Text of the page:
Monthly Archives: November 2008

Gratitude Does More Good to The One Who Feels It

Kwan-Yin

Kwan-Yin

Never will I seek nor receive private, individual salvation; never will I enter into final peace alone; but forever and everywhere will I live and strive for the redemption of every creature throughout the world.

Kwan-Yin


Offering the Mandala
Here is the great Earth,
Filled with the smell of incense,
Covered with a blanket of flowers,
The Great Mountain,
The Four Continents,
Wearing a jewel
Of the Sun, and Moon.
In my mind I make them
The Paradise of a Buddha,
And offer it all to You.
By this deed
May every living being
Experience
The Pure World.

Idam guru ratna mandalakam niryatayami.

Lynne McTaggart

Lynne McTaggart

Lynne McTaggart, author of The Field, explains what she learned from her recent intention experiments. These involved hundreds of participants focusing healing intentions towards otherwise complete strangers — and how the healings reportedly healed the healers themselves. How Healing Healed the Healers:

After participating, an overwhelming majority of our participants not only felt better about themselves and the world; they also tended to get along better with the people with whom they came into contact, most especially perfect strangers.

Many made profound changes in their lives and directions, and even sought to radically change direction or careers .

Others found it easier to cope with setbacks and downturns in their lives, including their  current financial difficulties. Most of all, they found it easier to accept people or ideas that clash with their own.

These preliminary results suggests that using this kind of altruistic intention not only may help to grow your own sense of compassion and tolerance, but also may help you to heal your own life.

It accords with much of the research I have studied on intention. Altruistic intention heals the healer as much as the healee.

Next are excepts from instructions inspired by the greatest of all spiritual teachers and healers, The Buddha.

books-gbwol-frontFrom The Bodhisattva’s Life:
Course VII: The Vows of the Bodhisattva

Even just wishing you could stop
A headache another person has
Can bring you merit without measure
Because of the helpful intent you feel.
What need then to mention the wish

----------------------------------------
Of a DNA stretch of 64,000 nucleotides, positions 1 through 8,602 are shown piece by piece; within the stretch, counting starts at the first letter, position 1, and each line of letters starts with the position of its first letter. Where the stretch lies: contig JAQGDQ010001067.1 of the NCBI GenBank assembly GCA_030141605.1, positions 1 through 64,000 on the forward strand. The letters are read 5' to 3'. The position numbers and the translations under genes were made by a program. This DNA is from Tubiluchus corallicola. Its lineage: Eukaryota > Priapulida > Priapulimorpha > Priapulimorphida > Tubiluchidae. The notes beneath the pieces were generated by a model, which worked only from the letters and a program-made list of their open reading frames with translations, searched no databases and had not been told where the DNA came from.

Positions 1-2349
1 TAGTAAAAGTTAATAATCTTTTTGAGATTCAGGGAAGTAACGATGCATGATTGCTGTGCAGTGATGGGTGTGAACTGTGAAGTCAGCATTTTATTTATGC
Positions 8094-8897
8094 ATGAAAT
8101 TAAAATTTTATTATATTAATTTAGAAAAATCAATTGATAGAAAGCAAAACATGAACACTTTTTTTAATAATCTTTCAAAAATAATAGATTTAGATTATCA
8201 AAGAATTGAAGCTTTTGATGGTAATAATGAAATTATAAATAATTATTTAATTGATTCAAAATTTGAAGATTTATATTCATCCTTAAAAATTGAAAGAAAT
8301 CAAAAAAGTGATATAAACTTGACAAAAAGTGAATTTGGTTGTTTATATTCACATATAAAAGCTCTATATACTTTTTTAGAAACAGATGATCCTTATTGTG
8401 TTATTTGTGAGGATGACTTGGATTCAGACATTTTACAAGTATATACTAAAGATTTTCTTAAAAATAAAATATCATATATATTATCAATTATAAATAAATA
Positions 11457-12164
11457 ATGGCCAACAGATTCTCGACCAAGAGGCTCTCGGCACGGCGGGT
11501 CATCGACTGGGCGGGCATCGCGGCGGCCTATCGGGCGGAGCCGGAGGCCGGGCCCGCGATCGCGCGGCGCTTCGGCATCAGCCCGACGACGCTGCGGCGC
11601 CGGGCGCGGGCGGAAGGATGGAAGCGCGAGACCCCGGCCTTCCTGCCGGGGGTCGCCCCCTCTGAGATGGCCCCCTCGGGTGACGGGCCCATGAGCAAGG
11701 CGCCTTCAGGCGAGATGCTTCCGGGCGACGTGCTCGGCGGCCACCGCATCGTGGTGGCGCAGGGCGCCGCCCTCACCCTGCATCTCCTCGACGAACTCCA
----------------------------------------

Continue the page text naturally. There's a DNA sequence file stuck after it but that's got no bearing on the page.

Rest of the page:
That you could stop the immeasurable pain
Of every being, and put every one
In a state of measureless happiness?

There are many methods for achieving the “Great Compassion.” Each person strives in his/her own way, but there are useful contemplative truths. In The Voice of the Silence, one finds an important teaching about compassion. It is not an individual “virtue,” but rather a universal law of life. We have quoted the text before:

“Compassion is no attribute. It is the LAW of laws – eternal Harmony, Alaya’s SELF; a shoreless universal essence, the light of everlasting Right, and fitness of all things, the law of love eternal.”

gautama-buddha-kThe Vows of the Bodhisattva:

To actually gain the wish for enlightenment he must first contemplate it. To contemplate it, he must first learn about it from another. “Loving-kindness” is an almost obsessive desire that each and every living being find happiness. “Compassion” is an almost obsessive desire that they be free of any pain.

Think of how a mother feels when her one and only and most beloved son is in the throes of a serious illness. Wherever she goes, whatever she does, she is always thinking how wonderful it would be if she could find some way of freeing him quickly from his sickness.

These thoughts come to her mind in a steady stream, without a break, and all of their own, automatically. They become an obsession with her. When we feel this way towards every living being, and only then, we can say we have gained what they call “great compassion.”

Once you develop great compassion, then you can develop the extraordinary form of personal responsibility, where you take upon yourself the load of working for others’ benefit. And the wish to achieve enlightenment for every living being comes from this.

We close with H. P. Blavatsky’s inspired reminder to all aspiring student-disciples from her The Key to Theosophy:

HPB

HPB

The Theosophical ideas of charity mean personal exertion for others; personal mercy and kindness; personal interest in the welfare of those who suffer; personal sympathy, forethought and assistance in their troubles or needs.

We Theosophists do not believe in giving money (N. B., if we had it) through other people’s hands or organizations. We believe in giving to the money a thousandfold greater power and effectiveness by our personal contact and sympathy with those who need it.

We believe in relieving the starvation of the soul, as much if not more than the emptiness of the stomach; for gratitude does more good to the man who feels it, than to him for whom it is felt.

- H. P. Blavatsky, The Key toTheosophy

Following The Wheel of The Good Law

Compassion is no attribute. It is the LAW of laws – eternal Harmony…

The Voice of the Silence

Dharma Wheel (Dharmachakra, Wheel of Law)

Dharmachakra

Dharmachakra

So much “original” writing is done today, so much “self-expression” is indulged in that, in the glamour that is raised, the chants of the Gods remain unheard. One of our tasks is to bring home the truth that it is not derogatory to respect the old age facts of the science of the soul.